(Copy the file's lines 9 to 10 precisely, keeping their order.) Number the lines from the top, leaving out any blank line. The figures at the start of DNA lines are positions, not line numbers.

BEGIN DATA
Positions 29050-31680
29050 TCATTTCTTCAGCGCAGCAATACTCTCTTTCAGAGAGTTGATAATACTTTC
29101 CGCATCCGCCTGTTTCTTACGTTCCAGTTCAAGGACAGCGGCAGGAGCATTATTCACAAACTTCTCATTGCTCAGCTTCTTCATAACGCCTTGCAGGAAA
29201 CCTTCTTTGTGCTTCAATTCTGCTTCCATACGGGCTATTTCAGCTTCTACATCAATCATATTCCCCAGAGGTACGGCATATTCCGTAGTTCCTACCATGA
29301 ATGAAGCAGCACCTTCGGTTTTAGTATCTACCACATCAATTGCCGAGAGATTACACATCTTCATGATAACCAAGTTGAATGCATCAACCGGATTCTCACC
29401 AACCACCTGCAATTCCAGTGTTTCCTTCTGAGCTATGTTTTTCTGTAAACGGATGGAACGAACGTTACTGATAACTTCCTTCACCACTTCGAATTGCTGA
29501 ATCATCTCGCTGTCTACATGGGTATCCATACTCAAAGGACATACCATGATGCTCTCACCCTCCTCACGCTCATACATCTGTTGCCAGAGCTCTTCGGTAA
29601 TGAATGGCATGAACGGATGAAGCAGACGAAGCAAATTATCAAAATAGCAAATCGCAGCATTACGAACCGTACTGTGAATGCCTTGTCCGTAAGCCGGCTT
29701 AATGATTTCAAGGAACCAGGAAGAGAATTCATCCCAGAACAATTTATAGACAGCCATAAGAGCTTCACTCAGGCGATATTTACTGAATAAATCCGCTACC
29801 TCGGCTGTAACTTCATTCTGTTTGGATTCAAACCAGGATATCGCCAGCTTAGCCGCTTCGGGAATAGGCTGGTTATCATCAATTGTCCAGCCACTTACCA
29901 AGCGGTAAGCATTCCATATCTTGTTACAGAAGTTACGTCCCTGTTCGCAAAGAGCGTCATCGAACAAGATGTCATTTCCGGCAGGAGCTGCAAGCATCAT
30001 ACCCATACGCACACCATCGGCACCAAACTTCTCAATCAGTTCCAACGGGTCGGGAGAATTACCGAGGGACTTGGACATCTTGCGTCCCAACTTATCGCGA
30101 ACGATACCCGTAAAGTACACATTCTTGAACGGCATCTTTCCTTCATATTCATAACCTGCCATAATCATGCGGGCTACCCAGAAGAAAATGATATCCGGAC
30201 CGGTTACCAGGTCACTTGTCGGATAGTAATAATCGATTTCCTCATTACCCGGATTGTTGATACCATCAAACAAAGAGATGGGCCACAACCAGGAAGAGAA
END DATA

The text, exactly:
29701 AATGATTTCAAGGAACCAGGAAGAGAATTCATCCCAGAACAATTTATAGACAGCCATAAGAGCTTCACTCAGGCGATATTTACTGAATAAATCCGCTACC
29801 TCGGCTGTAACTTCATTCTGTTTGGATTCAAACCAGGATATCGCCAGCTTAGCCGCTTCGGGAATAGGCTGGTTATCATCAATTGTCCAGCCACTTACCA